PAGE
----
Testing & Methodology
We’ve expanded our testing suite considerably since the X79 chipset release, and will continue to use the same methods for most of the motherboards and CPU’s we test. In the interests of thoroughness and accurate results, we run each test at least three times, and some tests more than that. We average the total of all the tests from each benchmark then report the average here.
The OS we use is Windows 7 Pro 64bit with all patches and updates applied. We also use the latest drivers available for the motherboard and any devices attached to the computer. We do not disable background tasks or tweak the OS or system in any way. We turn off drive indexing and daily defragging. We also turn off Prefetch and Superfetch. This is not an attempt to produce bigger benchmark numbers. Drive indexing and defragging can interfere with testing and produce confusing numbers. If a test were to be run while a drive was being indexed or defragged, and then the same test was later run when these processes were off, the two results would be contradictory and erroneous. As we cannot control when defragging and indexing occur precisely enough to guarantee that they won’t interfere with testing, we opt to disable the features entirely.
Prefetch tries to predict what users will load the next time they boot the machine by caching the relevant files and storing them for later use. We want to learn how the program runs without any of the files being cached, and we disable it so that each test run we do not have to clear pre-fetch to get accurate numbers. Lastly we disable Superfetch. Superfetch loads often-used programs into the memory. It is one of the reasons that Windows occupies so much memory. Vista fills the memory in an attempt to predict what users will load. Having one test run with files cached, and another test run with the files un-cached would result in inaccurate numbers. Again, since we can’t control its timings so precisely, it we turn it off. Because these four features can potentially interfere with benchmarking, and and are out of our control, we disable them. We do not disable anything else.
One thing to note is that we are revamping our testing method in order to better represent motherboard performance and offering to you guys the consumer. Also we want to make it an easier read for you without miles of endless charts. Please feel free to provide feedback on what you think as many benchmarks will be shuffled or removed completely.
|Case||Thermaltake Level 10 GT|
|CPU||Intel Core i7-3770K/Intel Core i7-2600K|
|Motherboard||ASUS Maximus V Formula|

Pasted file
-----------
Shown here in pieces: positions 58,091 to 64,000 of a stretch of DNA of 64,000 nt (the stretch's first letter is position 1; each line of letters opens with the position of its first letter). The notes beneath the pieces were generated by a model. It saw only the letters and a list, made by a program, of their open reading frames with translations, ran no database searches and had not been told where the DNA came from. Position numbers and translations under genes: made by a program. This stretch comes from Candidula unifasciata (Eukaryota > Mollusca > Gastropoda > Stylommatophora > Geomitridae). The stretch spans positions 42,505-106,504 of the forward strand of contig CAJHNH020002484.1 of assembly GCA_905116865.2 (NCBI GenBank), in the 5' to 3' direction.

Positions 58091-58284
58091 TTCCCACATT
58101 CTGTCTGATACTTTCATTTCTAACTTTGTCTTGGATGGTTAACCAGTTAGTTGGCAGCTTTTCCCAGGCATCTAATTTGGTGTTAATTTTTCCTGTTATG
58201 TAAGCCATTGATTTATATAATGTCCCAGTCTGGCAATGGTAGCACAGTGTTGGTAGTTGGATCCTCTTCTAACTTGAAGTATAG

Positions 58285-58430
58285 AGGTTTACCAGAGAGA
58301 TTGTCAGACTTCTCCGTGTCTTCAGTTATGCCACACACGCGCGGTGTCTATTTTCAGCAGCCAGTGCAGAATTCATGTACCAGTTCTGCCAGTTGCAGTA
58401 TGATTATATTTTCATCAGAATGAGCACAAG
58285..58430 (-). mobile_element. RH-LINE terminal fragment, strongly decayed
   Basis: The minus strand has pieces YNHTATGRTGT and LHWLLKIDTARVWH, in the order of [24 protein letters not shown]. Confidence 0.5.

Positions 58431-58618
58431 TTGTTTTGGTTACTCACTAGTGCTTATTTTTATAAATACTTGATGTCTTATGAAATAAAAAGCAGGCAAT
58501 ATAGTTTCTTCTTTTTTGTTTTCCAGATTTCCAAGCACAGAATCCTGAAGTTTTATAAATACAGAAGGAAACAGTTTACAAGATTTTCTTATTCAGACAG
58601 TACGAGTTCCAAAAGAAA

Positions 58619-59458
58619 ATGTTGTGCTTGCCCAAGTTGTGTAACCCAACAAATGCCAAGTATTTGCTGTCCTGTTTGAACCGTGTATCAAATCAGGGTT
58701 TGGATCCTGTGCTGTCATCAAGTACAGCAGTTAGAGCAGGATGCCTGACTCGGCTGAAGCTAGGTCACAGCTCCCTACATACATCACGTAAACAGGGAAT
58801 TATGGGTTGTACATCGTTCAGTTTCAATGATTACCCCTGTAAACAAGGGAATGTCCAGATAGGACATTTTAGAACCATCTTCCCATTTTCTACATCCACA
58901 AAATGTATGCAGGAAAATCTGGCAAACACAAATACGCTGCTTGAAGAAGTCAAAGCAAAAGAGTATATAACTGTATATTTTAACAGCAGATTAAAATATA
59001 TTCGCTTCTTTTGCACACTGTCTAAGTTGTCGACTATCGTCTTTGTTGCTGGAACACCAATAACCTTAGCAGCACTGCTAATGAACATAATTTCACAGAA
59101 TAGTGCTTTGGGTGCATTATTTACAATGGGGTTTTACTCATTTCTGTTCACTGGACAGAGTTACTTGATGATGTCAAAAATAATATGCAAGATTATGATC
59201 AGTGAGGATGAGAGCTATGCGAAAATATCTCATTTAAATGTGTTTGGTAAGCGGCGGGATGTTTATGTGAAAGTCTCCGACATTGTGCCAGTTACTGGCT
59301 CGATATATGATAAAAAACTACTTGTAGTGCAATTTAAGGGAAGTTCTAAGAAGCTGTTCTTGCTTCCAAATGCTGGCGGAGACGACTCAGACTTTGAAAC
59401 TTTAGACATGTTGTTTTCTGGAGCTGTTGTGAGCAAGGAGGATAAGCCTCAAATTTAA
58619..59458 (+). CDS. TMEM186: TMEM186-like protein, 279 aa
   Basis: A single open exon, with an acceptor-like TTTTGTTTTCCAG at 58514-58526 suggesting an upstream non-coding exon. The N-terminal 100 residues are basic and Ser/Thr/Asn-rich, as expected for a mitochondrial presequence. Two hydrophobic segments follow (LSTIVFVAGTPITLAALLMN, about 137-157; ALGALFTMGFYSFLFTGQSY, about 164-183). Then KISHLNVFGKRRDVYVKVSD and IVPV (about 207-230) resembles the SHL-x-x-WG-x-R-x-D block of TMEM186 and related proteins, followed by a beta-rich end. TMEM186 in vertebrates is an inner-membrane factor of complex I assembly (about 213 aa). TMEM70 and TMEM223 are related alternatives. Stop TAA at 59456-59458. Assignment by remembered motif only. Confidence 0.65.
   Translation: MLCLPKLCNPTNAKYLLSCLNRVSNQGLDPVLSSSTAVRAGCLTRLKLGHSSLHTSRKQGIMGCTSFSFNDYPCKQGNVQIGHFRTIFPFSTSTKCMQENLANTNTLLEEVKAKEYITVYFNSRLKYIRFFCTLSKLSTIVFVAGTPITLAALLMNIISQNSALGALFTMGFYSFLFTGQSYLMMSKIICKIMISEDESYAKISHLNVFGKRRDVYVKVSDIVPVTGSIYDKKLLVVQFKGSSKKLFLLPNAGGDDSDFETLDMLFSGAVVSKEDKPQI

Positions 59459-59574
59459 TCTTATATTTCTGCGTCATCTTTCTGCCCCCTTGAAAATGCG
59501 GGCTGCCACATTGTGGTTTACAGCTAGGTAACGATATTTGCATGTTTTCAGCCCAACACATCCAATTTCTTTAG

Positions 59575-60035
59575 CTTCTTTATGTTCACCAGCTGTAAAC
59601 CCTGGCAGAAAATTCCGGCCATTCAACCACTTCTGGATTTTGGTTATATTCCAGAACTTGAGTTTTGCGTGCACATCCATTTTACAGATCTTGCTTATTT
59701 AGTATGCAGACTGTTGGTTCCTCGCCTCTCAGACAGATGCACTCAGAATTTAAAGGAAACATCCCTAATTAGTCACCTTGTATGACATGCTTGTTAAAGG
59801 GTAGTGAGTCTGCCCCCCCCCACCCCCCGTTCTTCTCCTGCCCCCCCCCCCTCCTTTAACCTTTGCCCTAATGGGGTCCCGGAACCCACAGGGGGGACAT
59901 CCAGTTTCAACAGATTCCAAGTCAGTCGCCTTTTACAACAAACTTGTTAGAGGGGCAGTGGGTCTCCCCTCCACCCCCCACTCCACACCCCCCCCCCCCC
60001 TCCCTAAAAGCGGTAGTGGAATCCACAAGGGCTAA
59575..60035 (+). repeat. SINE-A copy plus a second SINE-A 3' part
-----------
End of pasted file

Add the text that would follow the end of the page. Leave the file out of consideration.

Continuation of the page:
|Ram||(TBA) 16GB Patriot Viper Xtreme 2400MHz +|
|CPU Cooler||Swiftech H20-220 Edge|
|Hard Drive||Western Digital Velociraptor 300GB|
|SSD||Intel 510 series SATA III 120GB|
|GPU||Asus GTX680 Top/GTX 580/Intel HD 4000|
|Case Fans||Front (intake): 200 x 200 x 20 mm ColorShift Fan x 1 (600~800RPM, 13~15dBA)Rear (exhaust): 140 x 140 x 25 mm Turbo Fan (1000PRM, 16 dBA)|
Top (exhaust): 200 x 200 x 30 mm ColorShift Fan (600~800RPM, 13~15dBA)
Side (intake): 200 x 200 x 30 ColorShift Fan (600~800RPM), 13~15dBA)
|PSU||Thermaltake Toughpower Grand 1200W|
|Mouse||Thermaltake esports Black gaming mouse|
|Keyboard||Thermaltake Meka G1 mechanical gaming keyboard|
We will use the following applications to test the performance of the Motherboard and installed components.
|Heaven benchmark 3.0|
|SiSoft Sandra 2011b|
The Z77 platform is still very new and just like Z68 we had tested before the BCLK increases are quite small. With that being said these chips rely heavily on Multiplier to get the job done. With the new 22nm chips we are facing much higher thermals which is the opposite of what were used to with a process change like this.
The Maximus V Formula easily took our 3770K north of 4.6GHz which is our standard testing speed and even planted us at 5.0GHz on water with very reasonable temps. This all with the memory clocked at 2400 MHz 8-8-8-24 and this is of course with some older Elpida Hyper modules but for testing we went with some more modern Patriot Viper Extreme modules. Let’s face it not many people have these older modules anymore but its still fun to show what the board can do with the right parts.
It is also worth noting that the Maximus V Formula use about .02V less voltage to be stable at 5GHz with a Vcore setting of 1.28V. This is quite a good chip but oinly under cold will we know how far it can go.